LaFleur adroitly handled a similar challenge last season.
While he was finding his way as a first-year NFL head coach – which included trying to fully implement his scheme – the Packers kept winning. It presented something of a conundrum.
LaFleur had to balance changing the culture, as well as the scheme, without doing anything to inhibit the team’s winning ways. Aside from a glaring lack of experience at receiver, it’s one reason he didn’t fully incorporate his “hurry-up” or “two-minute” offense along the way.
The Packers went 14-4 before falling to San Francisco in the NFC Championship Game. By almost every measure LaFleur’s first season was an unmitigated success.
This season COVID-19 related challenges have arisen.
Without preseason games, Gutekunst and LaFleur are going to have to select a roster with limited information. It’s why the 11-on-11 drills are going to be particularly important. Where else can the GM and coach get film of live, head-to-head action in order to base their decisions?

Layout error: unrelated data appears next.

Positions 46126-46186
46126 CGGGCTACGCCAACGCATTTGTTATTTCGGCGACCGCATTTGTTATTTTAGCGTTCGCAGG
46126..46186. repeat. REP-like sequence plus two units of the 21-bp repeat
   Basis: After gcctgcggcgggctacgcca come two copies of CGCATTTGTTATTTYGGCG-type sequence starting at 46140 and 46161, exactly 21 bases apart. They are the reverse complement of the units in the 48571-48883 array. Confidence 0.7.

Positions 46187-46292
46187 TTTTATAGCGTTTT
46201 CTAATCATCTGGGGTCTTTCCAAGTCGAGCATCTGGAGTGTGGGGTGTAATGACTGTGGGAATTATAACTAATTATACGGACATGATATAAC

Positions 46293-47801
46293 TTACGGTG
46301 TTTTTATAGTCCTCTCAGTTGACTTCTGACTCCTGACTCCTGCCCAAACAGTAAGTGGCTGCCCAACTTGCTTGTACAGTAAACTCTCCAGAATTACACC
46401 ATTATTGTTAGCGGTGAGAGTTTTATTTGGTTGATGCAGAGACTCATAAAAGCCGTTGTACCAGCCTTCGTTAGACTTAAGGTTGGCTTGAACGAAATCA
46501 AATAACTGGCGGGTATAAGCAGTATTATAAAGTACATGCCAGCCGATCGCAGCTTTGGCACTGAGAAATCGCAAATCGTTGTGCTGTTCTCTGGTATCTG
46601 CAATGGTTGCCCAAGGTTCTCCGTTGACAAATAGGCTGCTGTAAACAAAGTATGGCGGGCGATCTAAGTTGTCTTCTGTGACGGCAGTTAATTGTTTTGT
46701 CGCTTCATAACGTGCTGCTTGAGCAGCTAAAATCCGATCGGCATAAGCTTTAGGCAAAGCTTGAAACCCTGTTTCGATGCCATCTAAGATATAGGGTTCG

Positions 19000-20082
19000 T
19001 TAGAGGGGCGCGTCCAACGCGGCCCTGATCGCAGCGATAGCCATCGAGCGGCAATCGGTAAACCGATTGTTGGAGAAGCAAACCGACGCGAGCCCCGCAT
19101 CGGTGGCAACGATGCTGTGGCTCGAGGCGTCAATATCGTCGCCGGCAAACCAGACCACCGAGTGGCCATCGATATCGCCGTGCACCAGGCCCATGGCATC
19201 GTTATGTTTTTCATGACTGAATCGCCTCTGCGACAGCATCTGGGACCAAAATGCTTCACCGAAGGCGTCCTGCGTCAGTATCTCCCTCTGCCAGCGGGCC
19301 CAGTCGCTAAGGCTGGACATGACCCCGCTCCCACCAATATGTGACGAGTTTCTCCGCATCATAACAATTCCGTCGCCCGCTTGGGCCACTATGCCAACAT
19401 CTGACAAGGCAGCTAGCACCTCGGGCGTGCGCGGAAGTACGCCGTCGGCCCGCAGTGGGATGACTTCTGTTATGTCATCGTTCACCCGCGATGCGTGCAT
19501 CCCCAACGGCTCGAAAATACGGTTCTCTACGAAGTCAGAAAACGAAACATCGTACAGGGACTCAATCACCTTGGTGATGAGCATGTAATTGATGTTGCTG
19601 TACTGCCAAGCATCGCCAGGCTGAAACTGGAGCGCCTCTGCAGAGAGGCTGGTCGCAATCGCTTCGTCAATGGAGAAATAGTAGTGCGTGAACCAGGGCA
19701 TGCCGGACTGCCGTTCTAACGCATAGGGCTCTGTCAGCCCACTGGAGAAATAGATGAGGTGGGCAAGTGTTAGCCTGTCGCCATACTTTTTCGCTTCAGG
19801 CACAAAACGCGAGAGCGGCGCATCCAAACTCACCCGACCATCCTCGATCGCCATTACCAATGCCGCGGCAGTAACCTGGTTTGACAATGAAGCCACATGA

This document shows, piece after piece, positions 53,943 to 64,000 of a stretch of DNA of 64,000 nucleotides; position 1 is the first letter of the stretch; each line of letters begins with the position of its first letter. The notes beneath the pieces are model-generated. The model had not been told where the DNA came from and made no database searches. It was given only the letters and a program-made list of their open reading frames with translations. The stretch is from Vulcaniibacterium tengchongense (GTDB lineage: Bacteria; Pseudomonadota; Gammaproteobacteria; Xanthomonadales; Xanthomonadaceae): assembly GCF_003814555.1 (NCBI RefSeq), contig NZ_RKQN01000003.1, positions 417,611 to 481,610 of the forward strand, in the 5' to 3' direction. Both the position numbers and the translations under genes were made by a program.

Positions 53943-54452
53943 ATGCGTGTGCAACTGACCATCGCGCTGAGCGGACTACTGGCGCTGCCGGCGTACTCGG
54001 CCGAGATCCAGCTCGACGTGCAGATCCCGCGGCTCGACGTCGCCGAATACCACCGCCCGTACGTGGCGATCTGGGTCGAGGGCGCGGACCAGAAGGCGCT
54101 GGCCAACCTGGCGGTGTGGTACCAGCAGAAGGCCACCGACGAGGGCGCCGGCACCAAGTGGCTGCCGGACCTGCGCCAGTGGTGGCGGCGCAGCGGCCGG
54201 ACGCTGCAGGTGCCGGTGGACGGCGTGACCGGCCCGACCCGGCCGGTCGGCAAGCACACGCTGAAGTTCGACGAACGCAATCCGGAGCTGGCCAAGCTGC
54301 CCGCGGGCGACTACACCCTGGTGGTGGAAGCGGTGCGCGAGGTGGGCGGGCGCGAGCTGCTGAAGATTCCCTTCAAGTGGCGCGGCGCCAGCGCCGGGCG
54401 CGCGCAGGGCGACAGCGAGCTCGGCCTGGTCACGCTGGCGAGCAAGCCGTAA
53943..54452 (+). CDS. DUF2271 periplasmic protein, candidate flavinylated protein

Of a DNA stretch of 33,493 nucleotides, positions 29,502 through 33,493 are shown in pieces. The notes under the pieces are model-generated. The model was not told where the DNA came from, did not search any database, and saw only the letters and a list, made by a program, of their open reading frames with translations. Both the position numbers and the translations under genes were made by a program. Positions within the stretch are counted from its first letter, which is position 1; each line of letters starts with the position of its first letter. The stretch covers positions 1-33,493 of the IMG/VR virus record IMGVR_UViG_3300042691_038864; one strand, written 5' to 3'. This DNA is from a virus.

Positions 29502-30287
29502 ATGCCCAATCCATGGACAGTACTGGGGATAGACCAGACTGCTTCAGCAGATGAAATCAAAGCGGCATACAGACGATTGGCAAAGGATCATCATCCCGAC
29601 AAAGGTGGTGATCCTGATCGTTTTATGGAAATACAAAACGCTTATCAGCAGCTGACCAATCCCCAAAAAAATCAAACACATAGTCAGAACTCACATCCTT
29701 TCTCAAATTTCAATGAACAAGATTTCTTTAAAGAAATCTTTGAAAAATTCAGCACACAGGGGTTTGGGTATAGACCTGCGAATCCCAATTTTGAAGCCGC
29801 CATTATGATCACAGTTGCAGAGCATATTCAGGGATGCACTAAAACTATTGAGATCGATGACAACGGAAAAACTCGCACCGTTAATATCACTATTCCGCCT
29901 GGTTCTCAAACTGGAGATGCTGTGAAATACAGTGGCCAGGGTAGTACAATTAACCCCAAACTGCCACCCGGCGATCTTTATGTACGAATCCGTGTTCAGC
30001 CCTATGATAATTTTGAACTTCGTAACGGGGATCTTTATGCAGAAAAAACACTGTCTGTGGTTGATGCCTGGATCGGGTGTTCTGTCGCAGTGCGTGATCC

It might make for some heated, intense practices. Surely the players know what’s at stake, and that the clock is ticking from Day One.
My best guess is that there will be orchestrated matchups in practice. You’ll see rookies and first-year players put in similar situations against similar competition to fairly evaluate their performances.
I also suspect every scrap of practice video will be analyzed to the max. Furthermore, the situations involving “live” padded practices will be very fluid. Injuries and absences will affect the circumstances daily.
Beyond that, a COVID-19 outbreak similar to the one baseball’s Marlins are experiencing (nearly 15 percent of the roster tested positive) would be devastating to even the best-laid plans.
Gutekunst and LaFleur are going to have to rely on their wits – and a fair amount of luck – to have something that resembles smooth sailing.
** How quickly will newcomers be thrust into roles?